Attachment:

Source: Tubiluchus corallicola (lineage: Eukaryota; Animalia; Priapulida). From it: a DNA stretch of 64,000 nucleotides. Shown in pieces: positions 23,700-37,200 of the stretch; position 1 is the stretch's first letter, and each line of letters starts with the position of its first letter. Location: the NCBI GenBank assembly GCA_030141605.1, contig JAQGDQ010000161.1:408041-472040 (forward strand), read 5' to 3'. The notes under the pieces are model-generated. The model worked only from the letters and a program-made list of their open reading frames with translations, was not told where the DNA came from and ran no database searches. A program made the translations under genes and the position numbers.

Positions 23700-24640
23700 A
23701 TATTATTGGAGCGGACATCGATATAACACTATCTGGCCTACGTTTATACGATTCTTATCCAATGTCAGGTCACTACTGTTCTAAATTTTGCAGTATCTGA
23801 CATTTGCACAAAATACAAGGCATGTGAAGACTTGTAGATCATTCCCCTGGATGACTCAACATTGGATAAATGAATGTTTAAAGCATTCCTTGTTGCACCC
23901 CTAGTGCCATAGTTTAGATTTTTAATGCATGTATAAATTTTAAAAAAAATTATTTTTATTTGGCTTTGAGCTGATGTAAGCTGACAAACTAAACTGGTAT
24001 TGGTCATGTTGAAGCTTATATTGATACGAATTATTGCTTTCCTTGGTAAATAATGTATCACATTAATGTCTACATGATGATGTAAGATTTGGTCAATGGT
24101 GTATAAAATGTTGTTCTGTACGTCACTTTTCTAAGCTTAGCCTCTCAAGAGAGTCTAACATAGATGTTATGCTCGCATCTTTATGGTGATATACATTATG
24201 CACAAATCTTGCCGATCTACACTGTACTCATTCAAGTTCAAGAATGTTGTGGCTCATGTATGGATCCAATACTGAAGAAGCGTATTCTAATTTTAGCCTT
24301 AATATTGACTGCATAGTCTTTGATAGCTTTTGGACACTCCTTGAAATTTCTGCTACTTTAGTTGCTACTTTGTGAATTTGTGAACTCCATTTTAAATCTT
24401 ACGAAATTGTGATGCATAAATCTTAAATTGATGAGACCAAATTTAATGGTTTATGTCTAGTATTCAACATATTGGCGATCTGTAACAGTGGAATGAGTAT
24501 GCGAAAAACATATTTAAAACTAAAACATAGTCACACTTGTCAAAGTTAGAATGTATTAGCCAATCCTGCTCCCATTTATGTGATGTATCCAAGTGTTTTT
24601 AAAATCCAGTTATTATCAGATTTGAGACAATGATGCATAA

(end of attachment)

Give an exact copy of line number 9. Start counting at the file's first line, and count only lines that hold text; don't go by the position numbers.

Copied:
24201 CACAAATCTTGCCGATCTACACTGTACTCATTCAAGTTCAAGAATGTTGTGGCTCATGTATGGATCCAATACTGAAGAAGCGTATTCTAATTTTAGCCTT